6. I use FAM as well. We took a class on it together, so both of us are in on it – together, i.e. it's not just me tracking, but dp helps. It's actually brought us closer together. We have no children, and have been using FAM for 3 years. People are always shocked, and most people say "that actually works?!" Why, yes, yes it does. I also find a lot more freeing. It doesn't involve buying anything (except a book, and classes if one wants), can be done anywhere and allows me to know my body intimately. I don't need a pharmaceutical company to give me control over my own reproductive system. I can do it myself! Which is awesome.

    1. I definitely agree that having an involved husband/partner is important for success – he needs to understand exactly what is going on and how it a woman's body works!

  7. This is something I really want to learn more about – I even talked to a nurse about it but still am so lost! I read the book too!! I just dont get how to know when you are going to get that first 'egg' after nursing… After my first it took a year and a half to get a cycle and the next month we were pregnant! My mom caught the 'first egg' with hers and I just am so lost…. The nurse said you can not temp correctly while nursing since you are getting up at night (we co sleep so they still do nurse at night, though I am hardly fully awake enought to realize it!). If anyone has any adivice because we have another one on the way and I would like to make sure we take a natural way to prevent but am pretty sure I will get lucky and catch that first egg 😛

    1. Honestly, I would take a class. I know it might seem silly. But, reading a book about the fertility symptoms and actually having a real live expert to question makes a huge difference. In a class, they get VERY detailed. You can ask anything, describe anything, ask for a private session to determine what's happening, etc. Everyone brings in their charts, and it's kind of fun. If you're geeky, lol. Plus, in the class, there is always a good variety of people – childless, with children, postpartum, etc. It's pretty awesome, and I know it helped us tremendously. I don't think we'd have been brave enough to do it with just the book. I found a class through my health clinic. The Catholic Church also offers classes, but their method is slightly different (i.e., only abstinence, no barriers ever ever ever) and there is no option for a private session.

      1. I agree that taking a class would be the best way to educate yourself. Thanks for sharing your class experience and the confidence that it gave you in using FAM!

    2. Nursing does complicate things a bit. I wasn't as knowledgable while nursing my first and we too caught the 'first egg' when he was 11 months and now have Weston! (Of course it wasn't really an unplanned pregnancy because we were open to the thought of another and weren't seriously following any FAM rules).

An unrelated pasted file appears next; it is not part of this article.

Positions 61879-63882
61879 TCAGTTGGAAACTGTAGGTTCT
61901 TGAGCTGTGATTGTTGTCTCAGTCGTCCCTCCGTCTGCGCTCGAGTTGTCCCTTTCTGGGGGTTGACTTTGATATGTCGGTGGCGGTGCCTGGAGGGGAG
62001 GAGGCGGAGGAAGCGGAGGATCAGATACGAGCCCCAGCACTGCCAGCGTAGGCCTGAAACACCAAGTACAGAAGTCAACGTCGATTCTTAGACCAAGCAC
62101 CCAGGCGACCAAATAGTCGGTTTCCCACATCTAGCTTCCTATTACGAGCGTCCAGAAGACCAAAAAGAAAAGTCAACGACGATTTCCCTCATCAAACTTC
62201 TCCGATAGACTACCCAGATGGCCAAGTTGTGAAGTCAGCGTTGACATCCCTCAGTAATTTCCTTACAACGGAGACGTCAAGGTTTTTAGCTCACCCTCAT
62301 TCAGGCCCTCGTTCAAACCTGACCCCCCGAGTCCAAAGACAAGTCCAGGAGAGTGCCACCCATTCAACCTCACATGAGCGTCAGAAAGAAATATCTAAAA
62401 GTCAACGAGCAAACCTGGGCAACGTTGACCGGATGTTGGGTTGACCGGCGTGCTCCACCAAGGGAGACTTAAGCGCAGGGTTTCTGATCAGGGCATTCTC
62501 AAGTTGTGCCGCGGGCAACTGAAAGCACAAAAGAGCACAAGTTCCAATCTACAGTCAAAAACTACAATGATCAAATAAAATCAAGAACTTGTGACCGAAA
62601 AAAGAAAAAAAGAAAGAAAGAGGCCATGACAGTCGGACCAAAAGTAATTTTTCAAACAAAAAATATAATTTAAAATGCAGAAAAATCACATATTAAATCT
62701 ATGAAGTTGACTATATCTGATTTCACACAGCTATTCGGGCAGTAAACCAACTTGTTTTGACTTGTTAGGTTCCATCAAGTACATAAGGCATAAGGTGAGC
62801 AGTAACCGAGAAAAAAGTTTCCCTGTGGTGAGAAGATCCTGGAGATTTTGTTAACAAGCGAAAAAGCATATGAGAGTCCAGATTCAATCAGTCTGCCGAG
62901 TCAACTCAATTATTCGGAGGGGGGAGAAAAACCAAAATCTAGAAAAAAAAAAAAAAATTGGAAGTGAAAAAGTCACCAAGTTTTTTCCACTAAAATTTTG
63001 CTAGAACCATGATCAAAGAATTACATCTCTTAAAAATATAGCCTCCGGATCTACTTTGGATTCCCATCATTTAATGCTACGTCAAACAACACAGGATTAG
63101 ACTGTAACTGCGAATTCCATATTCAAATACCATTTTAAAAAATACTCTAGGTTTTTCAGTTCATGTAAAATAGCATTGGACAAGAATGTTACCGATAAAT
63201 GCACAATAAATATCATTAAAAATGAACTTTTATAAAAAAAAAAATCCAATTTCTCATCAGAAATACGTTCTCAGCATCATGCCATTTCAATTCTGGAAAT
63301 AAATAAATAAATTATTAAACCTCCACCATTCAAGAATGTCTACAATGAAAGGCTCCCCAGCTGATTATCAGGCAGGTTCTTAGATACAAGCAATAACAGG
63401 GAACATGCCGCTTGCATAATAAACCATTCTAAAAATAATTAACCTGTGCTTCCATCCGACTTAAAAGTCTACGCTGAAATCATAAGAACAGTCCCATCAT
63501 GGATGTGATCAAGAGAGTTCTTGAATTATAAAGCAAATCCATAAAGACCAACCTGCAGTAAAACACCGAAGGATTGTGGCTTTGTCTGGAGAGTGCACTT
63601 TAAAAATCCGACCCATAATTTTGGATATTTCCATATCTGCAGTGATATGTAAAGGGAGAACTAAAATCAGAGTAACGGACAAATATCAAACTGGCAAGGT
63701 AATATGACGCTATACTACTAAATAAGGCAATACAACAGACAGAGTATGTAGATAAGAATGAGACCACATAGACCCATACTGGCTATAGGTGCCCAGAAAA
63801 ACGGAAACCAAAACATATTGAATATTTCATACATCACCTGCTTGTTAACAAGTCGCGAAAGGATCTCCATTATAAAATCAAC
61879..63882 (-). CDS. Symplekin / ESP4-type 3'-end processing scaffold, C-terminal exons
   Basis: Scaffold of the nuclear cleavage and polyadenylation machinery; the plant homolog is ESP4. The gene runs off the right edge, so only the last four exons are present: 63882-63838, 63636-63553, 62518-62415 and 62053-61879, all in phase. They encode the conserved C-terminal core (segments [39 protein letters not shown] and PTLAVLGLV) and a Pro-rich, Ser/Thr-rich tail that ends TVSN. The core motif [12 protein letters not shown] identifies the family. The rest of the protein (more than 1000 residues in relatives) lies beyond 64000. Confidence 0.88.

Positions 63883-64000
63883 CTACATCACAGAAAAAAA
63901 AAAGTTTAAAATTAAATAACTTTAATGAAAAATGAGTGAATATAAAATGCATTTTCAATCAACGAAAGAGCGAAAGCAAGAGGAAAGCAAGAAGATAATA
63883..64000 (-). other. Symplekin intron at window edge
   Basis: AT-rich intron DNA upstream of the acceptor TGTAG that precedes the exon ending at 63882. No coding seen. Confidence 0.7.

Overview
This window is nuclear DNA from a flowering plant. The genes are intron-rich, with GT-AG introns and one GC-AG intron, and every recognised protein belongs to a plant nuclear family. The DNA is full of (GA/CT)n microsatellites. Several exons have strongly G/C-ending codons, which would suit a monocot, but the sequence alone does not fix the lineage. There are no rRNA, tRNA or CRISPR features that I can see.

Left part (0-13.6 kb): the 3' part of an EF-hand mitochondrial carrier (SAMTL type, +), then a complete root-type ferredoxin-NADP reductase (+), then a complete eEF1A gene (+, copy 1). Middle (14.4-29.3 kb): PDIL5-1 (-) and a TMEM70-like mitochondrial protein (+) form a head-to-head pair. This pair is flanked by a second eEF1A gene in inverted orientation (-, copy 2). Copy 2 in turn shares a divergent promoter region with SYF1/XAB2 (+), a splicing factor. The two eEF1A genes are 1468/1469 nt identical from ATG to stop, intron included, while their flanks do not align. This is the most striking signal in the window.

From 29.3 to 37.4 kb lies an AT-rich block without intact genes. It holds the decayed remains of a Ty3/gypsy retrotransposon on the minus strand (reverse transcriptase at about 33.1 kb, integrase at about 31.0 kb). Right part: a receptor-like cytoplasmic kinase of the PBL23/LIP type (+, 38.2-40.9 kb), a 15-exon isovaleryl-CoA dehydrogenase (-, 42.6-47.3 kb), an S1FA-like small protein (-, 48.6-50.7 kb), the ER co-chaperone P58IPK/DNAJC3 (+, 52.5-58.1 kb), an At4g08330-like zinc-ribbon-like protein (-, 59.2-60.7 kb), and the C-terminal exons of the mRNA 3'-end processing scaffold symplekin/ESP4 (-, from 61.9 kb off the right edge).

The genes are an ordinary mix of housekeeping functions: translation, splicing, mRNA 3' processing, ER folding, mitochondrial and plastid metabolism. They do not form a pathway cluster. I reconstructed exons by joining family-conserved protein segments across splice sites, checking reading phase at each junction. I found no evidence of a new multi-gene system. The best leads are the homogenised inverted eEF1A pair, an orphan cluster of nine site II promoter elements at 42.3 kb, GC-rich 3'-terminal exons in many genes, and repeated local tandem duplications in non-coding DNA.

After Weston was born, I did not want to get pregnant! Having 2 in 20 months was physically draining for my body and 2 babies is hard work. I just was not ready to have another one – and now that Weston is almost 19 months I'm still not quite ready! Anyways, it was very important to me to not get pregnant so I studied and followed all of the rules – including using condoms to prevent pregnancy when I didn't have my cycle back. I did not take my temperature during anovulation – I just paid attention to cervical mucus. This careful observation is what told me that I was ovulating and sure enough it was confirmed when my cycle started back 2 weeks later.

      I would say while nursing, if you're wanting to avoid pregnancy, using a back up method (like condoms) is important. Sure it may be inconvenient and not the most ideal form but it's worth it for a few months to avoid pregnancy and hormonal birth control.

  8. Your story is very similar to ours. We used the pill in the beginning of our marriage, but then became informed and I went off, and became pregnant with our first 2 months later. After our 1st was born, we didn't prevent, I relied on nursing and we conceived on my 3rd cycle post partum (10.5 months after giving birth). Our girls are 18 months apart, and we didn't want more so soon since our oldest has some delays. I looked into NFP and FAM, and we decided we wanted absolute support and confidence so we took an online class through Northwest Family Services. They sent us a book and we went through the sessions together. That was so important!! It would be hard to otherwise get your spouse to read the book like you would, so the sessions and "tests" REALLY helped make sure we were both on board. We practice the Sympto-Thermal method of NFP since we do not personally believe in FAM. The instructor support has been INVALUABLE, it's basically lifetime support and I truly believe our success to date is a result of that.

    I started charting (both temperature and mucus) at 3 months PP bc I had some signs fertility might return sooner than I thought. It's been well over a yr now, and we not only knew for certain when I ovulated BEFORE my period came, but we have been able to correctly identify ovulation every time since then, even while intensive breastfeeding. The night wakings actually did not affect my temperature that much, probably bc they were so consistent in the timings. My baby only started sleeping through the night at 14 months. I also still nurse 3x a day and she is 19 months. The only difficulty in charting for me is that my luteal phase is shorter while nursing.

    I personally would not use a "backup" method during fertile times, because your effectiveness rate goes from 99% down to whatever the effectiveness rate is for that method (condoms are only 80%). The period of abstinence draws you closer as a couple and increases your confidence in the method. Prior to that first period, there are certain rules you can follow without having to resort to condoms and still have a very very high effectiveness rate, again this is where a good instructor comes into play. My body "geared up" for the first ovulation for nearly 3 months, and by observing and following the rules it was very obvious when it happened.